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Secrets Make You Sick

Dr. Maggie Tipton | February 26, 2020

Secrets Make You Sick
If you or someone you know is suffering from or at risk of an alcohol addiction,
take the next step and reach out to a Caron specialist at 800-854-6023 or contact us online.

We all have secrets – parts of ourselves or our past that we keep hidden. At first, a secret may feel like a form of protection, but ultimately the anxiety, fear, shame, regret and guilt take a toll on our body and mind.

Secrets come in many forms such as trauma, unhealthy behavior or even negative beliefs about oneself. It’s easy to internalize them without realizing how harmful they are to our health.

The emotional, mental, physical and spiritual impact of secrets are well documented. In fact, research suggests keeping secrets can significantly boost stress hormones, impact blood pressure, inhibit sleep, contribute to mental health and substance use disorders and even increase chronic pain.

The question becomes: How do you start to safely unburden yourself, get relief and develop a new approach moving forward?

The Path to Letting Go
While it can be difficult to confront the truth behind a secret, especially one you’ve been holding close for years, there are ways to find support and take steps to recover:

Find a safe space. It’s important to think carefully about who you want to share your innermost secrets with. Not everyone is equipped with the empathy or skills to support you. A close friend or spiritual advisor may be a good place to start or a professional who can help you delve into your past and provide guidance in a non-judgmental way.

Build a supportive community. When you have a secret, you can feel as if you’re alone. By connecting with others who have similar experiences, you can begin to reshape your narrative. For example, a woman appeared supremely confident but what nobody knew was, she had a lot of self-hatred. She was binging and purging to make it through the stress of looking perfect. She had a lot of shame tied to her thoughts and behaviors and feared if she told someone they would confirm her belief that she was a failure. Once she started talking to a therapist and her close friends, she was able to find support, realize she was not alone and develop self-compassion.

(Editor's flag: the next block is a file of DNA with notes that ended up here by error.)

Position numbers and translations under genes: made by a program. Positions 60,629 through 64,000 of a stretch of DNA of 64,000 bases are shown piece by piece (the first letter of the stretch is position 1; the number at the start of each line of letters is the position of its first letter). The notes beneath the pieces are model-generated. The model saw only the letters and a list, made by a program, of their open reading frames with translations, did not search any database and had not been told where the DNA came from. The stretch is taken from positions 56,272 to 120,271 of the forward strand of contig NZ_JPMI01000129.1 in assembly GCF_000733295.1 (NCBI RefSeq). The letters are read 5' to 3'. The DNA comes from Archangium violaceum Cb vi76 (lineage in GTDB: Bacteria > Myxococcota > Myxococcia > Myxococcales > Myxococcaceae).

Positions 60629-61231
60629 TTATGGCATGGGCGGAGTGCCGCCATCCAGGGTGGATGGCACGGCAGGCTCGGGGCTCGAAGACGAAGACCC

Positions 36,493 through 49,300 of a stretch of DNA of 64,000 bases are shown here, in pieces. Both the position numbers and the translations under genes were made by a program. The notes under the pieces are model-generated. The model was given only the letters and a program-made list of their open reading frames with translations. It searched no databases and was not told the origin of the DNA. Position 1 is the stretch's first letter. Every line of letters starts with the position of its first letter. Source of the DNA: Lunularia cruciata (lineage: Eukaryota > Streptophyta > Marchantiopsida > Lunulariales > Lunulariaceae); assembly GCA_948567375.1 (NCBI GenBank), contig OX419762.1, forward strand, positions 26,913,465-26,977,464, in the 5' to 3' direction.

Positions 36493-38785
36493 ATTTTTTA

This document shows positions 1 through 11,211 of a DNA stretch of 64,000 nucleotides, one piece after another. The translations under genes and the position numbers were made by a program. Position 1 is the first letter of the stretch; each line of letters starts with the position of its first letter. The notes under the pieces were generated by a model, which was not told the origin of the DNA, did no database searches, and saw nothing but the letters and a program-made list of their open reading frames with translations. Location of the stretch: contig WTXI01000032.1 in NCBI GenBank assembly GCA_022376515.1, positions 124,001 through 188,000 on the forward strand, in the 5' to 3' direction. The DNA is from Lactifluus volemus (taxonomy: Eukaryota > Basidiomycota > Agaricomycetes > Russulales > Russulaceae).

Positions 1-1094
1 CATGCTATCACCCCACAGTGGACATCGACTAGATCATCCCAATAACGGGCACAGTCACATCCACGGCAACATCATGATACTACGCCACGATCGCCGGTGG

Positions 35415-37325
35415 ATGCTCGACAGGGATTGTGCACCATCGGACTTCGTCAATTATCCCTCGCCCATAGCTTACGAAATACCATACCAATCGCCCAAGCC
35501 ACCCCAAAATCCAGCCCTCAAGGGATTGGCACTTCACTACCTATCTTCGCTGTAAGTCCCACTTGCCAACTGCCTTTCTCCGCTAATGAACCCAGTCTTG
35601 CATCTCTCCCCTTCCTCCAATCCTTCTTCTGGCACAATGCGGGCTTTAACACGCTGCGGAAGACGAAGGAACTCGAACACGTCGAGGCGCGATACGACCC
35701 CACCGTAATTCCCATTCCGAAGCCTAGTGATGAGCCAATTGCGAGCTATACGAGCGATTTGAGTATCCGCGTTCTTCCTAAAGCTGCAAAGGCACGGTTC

Create a new lens to view the world. Sometimes we don’t recognize that we hold secret beliefs about ourselves that color every area of our lives. There’s a story I like to tell that perfectly exemplifies how this happens. As a child, a woman was sent by her mother to deliver soup to several neighbors on a snow day. Along the way, she slipped, and the soup went everywhere. When she returned home, her mother said, “You didn’t get the soup to anyone?” From that day, she carried a secret perception that her needs didn’t matter as much as others’, a belief nobody else knew. For years, this affected her relationships and career until she got help and was able to view herself and her needs differently.

Set boundaries.
All secrets don’t have to be shared with all people. It’s important to set boundaries so you can protect yourself and support your emotional growth in a healthy and balanced way. This allows you to free yourself from your secrets without allowing others to pull you back into denial, shame and avoidance.

Once people find the support they need, they can make peace with the truth. They accept they are more than their secrets and are worthy of unconditional love. Over time, it’s possible to change your narrative, let go of secrets and lead a more authentic and fulfilling life.

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